Opioid neurotoxicity: treatment


Opioid neurotoxicity refers to neuropsychiatric symptoms associated with high dose opioids, including cognitive dysfunction, sedation, hallucinations, myoclonus, seizures, and hyperalgesia. One or all of these symptoms may be present. Neurotoxicity may occur with any opioid but is more likely to occur with those with active metabolites, such as meperidine and morphine. It may also be more common in elderly patients or those with renal failure, in which the metabolites may accumulate. Toxicity may develop within a few days to a week of starting the opioid. Other possible exacerbating factors include infection, dehydration, or simultaneous use of other psychotropic medications.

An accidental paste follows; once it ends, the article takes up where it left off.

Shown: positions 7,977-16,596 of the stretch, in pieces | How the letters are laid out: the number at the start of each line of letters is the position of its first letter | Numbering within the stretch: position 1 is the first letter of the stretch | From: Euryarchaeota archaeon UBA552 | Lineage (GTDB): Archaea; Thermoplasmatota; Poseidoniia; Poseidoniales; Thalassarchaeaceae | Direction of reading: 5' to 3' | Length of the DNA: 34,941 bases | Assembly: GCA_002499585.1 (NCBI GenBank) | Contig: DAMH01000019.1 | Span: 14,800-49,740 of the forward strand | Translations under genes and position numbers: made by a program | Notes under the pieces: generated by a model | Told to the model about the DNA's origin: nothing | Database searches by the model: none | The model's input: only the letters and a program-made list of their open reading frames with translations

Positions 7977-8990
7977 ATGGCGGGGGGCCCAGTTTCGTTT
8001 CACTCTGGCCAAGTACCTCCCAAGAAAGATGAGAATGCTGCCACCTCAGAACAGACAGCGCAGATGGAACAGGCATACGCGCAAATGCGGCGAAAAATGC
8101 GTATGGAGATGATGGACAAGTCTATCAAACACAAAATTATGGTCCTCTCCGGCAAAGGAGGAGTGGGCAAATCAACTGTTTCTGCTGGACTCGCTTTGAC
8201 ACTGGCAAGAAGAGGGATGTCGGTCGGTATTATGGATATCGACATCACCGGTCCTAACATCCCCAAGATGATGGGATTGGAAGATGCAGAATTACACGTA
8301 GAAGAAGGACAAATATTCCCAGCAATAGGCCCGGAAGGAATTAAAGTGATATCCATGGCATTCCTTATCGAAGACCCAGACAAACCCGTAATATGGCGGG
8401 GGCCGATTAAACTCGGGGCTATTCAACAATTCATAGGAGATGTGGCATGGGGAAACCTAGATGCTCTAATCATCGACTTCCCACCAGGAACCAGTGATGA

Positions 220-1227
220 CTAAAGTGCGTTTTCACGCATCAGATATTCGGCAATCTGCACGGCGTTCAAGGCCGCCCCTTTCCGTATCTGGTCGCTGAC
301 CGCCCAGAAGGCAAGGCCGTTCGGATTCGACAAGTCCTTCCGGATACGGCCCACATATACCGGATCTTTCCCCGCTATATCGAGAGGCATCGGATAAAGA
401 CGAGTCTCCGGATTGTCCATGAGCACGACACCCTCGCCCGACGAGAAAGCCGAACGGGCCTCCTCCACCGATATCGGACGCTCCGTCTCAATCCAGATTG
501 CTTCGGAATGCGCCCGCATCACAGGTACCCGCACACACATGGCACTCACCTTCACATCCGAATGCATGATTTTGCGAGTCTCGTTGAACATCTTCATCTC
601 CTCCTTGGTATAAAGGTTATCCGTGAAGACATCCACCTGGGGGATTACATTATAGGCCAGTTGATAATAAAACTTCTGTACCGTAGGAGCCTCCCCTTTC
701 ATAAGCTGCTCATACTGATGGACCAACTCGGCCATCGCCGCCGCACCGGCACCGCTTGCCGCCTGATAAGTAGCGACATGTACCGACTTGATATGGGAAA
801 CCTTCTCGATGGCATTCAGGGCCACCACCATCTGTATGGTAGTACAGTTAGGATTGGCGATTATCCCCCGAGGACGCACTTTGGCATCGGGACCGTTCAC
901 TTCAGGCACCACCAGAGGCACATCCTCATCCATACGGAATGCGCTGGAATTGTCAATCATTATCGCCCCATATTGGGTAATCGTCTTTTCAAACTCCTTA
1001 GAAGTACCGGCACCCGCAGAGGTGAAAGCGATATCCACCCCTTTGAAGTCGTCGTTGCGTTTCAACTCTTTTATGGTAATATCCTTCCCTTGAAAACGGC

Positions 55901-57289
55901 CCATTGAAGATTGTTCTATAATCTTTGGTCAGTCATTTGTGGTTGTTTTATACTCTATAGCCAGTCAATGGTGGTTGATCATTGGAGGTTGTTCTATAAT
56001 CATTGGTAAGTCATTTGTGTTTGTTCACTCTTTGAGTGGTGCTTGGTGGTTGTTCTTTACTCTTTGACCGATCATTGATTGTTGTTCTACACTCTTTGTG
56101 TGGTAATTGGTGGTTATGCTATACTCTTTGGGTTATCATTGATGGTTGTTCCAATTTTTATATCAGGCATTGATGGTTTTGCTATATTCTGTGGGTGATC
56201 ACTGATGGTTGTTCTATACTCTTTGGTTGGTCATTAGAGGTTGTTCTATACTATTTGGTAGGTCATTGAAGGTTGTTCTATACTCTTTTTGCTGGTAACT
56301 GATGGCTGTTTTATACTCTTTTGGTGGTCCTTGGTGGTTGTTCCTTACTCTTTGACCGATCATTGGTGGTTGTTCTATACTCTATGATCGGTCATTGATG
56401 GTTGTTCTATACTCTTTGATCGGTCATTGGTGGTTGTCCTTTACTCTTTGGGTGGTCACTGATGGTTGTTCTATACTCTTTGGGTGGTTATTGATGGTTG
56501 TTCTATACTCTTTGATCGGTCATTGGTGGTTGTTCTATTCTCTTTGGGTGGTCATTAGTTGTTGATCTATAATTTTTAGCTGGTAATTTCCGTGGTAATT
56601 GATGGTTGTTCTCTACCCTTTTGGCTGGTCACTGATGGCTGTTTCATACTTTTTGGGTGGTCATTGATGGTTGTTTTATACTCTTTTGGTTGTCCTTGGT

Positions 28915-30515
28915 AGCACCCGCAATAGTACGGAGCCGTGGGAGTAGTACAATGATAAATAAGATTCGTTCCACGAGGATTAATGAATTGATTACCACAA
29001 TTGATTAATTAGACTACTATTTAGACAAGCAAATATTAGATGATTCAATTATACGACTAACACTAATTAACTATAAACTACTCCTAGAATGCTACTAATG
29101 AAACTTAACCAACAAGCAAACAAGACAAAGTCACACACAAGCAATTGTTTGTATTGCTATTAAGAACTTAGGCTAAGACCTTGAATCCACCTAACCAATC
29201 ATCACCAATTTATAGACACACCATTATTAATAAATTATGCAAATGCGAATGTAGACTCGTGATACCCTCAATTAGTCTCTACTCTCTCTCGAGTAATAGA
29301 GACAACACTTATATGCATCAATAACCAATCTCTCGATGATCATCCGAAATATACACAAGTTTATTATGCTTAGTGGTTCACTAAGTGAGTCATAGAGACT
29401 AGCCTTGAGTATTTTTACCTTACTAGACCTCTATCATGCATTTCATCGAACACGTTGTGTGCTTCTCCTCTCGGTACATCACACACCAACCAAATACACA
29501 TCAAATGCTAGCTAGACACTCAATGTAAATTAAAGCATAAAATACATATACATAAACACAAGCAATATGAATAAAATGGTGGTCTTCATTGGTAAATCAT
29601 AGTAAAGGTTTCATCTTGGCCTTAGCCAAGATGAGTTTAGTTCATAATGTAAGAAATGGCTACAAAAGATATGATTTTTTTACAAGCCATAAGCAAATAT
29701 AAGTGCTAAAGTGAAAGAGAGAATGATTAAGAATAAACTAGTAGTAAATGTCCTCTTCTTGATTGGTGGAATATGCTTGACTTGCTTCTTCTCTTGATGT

Treatment options include : observation, reducing the dose of opioids, switching to a different opioid, or using alternative analgesics. In the case of myoclonus, benzodiazepines, baclofen, or gabapentin may be useful in terminating the myoclonus. Regardless which option is chosen, it is important to continue some form of pain control.



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